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Component; cùm jam leges et fœdera jungent;
His actis, aliud Genitor secum ipse volutat,
Harum unam celerem demittit ab æthere summo
Postquam acies videt Iliacas atque agmina Turni,
Hanc versa in faciem, Turni se pestis ob ora
Illi membra novus solvit formidine torpor;
Nunc certè, et misero fratri comes ire per umbras.
Eneas instat contrà, telumque coruscat Ingens arboreum, et sævo sic pectore fatur:
Quæ nunc deinde mora est? aut quid jam, Turne, retrac
Non cursu, sævis certandum est cominus armis.
Verte omnes tete in facies; et contrahe, quicquid
Sive animis, sive arte vales; opta ardua pennis
Nec plura effatus, saxum circumspicit ingens,
Nocte quies, nequicquam avidos extendere cursus
ARGUMENT. Eneas buries his nurse Caieta on a promontory of Campania, to which he gives her name (1-4). Thence, passing by the residence of Circe, he arrives at the mouth of the Tiber, and lands his troops a short way up the river (5-36). The poet makes a digression to narrate the state of Latium at the time of the landing of the Trojans, and the prodigies and oracles by which the coming of Æneas was portended (37-106). From a playful exclamation of Iulus, Æneas discovers that he has at length reached the land promised by fate (107118), and sacrifices to the gods in gratitude for the termination of his wanderings (119-147). The next day he sends ambassadors to Latinus, king of the country, to ask for permission to build a city; and, in the meantime, marks out the ground for a fortified camp (148-159). Latinus not only grants the prayer of the ambassadors, but offers his daughter, Lavinia, in marriage to Æneas, whom he at once perceives to be the son-in-law predicted by the soothsayers and oracles (160-285). Juno, enraged at the success of the Trojans, calls forth Alecto from the lower regions to disturb the harmony between them and the Latins (286-340). The Tartarean goddess inspires Amata, the wife of Latinus, with such frenzy, that, finding herself unable to change the resolution of the king, she withdraws her daughter into the woods, in order at least to delay the marriage (341-405). The Fury then wings her flight to Ardea and fills Turnus, the king of that city, with fury for the loss of Lavinia who had been promised to him by Amata; on which he immediately makes preparation for war against the Trojans (406-474). Then turning towards the shore where Iulus was hunting, she directs his arrow with a too-sure aim against a favourite stag of the daughter of Tyrrheus, the king's shepherd. The rustics, in revenge for the death of the stag, take up arms against the Trojans, and a general conflict ensues, in which Galæsus, and Almon the eldest son of Tyrrheus, are slain along with others of lesser note (475-539). Alecto returns and informs Juno of the success of her schemes, and at her command plunges again into Orcus (540-571). Latinus, unmoved by the solicitations of Turnus and Amata to commence war against the Trojans, relinquishes the reins of power, and retires into the recesses of his palace. But, in his stead, Juno herself throws open the gates of Janus, and thus proclaims war (572-622). The book concludes with an enumeration of the forces that came to the aid of Turnus (623-817).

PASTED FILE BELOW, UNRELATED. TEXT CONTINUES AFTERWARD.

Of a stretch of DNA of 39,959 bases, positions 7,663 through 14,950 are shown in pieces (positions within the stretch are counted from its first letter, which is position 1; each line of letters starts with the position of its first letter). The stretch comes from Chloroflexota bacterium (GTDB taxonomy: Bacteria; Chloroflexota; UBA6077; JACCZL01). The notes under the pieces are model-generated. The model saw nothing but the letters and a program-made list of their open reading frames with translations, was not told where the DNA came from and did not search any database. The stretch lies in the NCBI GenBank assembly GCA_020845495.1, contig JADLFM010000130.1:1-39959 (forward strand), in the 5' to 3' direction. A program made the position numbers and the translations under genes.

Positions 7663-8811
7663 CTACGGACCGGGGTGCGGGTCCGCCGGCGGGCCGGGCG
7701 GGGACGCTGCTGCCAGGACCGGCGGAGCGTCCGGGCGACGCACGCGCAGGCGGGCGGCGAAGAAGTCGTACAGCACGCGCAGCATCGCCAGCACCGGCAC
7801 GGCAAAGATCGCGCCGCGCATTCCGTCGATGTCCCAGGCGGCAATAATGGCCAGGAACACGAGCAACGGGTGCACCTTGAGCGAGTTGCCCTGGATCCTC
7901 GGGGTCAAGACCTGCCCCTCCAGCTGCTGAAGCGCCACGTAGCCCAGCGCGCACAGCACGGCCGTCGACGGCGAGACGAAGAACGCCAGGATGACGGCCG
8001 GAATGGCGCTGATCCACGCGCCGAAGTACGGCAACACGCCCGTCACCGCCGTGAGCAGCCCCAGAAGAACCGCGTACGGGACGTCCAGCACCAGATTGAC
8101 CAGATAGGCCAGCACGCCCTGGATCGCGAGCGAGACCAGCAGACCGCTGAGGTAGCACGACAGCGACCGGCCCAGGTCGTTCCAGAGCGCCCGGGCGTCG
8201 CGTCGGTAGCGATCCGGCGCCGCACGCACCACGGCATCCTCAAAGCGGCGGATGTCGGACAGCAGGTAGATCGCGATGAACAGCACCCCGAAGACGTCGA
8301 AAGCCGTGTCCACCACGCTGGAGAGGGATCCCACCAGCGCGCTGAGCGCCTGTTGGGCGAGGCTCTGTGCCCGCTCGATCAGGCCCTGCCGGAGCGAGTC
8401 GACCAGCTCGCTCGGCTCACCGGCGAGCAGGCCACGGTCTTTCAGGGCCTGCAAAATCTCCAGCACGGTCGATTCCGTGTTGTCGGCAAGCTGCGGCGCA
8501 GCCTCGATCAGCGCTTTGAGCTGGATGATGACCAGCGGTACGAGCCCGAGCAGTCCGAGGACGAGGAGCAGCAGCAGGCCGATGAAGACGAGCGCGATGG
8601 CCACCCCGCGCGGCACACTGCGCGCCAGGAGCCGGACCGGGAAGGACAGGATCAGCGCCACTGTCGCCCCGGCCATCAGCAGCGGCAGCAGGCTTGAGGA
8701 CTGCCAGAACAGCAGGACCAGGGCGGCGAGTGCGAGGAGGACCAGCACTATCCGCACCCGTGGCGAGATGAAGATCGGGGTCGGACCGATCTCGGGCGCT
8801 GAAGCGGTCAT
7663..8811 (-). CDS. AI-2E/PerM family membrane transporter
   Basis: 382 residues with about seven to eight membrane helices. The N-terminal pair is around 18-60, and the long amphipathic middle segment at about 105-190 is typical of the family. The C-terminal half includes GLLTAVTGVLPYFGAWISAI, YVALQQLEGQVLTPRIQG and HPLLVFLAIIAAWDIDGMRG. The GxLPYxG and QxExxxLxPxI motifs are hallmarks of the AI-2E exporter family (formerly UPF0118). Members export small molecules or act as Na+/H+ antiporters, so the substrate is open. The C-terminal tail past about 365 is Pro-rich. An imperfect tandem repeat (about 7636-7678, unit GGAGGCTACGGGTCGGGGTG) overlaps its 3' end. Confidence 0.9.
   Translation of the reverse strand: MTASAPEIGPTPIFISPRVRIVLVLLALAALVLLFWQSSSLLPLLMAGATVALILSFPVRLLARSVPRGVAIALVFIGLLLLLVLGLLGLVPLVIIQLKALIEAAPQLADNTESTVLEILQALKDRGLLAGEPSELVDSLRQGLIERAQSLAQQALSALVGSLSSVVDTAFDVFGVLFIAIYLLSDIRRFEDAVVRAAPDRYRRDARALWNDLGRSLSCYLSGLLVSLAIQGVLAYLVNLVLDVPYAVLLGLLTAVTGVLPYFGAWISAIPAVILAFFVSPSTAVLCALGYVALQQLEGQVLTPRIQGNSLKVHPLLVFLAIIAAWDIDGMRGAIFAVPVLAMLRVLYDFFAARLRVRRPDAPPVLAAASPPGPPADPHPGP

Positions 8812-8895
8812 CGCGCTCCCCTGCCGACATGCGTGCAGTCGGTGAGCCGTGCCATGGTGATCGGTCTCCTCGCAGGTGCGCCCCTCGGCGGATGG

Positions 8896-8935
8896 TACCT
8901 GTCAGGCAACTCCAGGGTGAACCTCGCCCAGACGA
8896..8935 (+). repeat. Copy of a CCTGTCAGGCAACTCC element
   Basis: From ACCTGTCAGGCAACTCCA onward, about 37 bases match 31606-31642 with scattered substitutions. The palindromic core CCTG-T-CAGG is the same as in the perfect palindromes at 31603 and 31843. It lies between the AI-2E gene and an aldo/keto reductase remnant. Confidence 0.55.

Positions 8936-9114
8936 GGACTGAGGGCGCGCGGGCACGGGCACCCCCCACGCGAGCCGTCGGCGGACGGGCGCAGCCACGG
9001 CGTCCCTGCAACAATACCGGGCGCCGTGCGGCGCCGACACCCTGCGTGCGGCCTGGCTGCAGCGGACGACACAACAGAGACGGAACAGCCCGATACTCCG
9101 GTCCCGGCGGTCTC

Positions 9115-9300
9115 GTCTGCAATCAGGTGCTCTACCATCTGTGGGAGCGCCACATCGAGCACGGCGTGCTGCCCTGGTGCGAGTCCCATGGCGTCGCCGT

1. Tu quoque, "thou also," as well as Misenus and Palinurus; see Æn. VI. 232 381. Eneia nutrix.-Some authors make Caieta the nurse of Ascanius; others, of Creusa.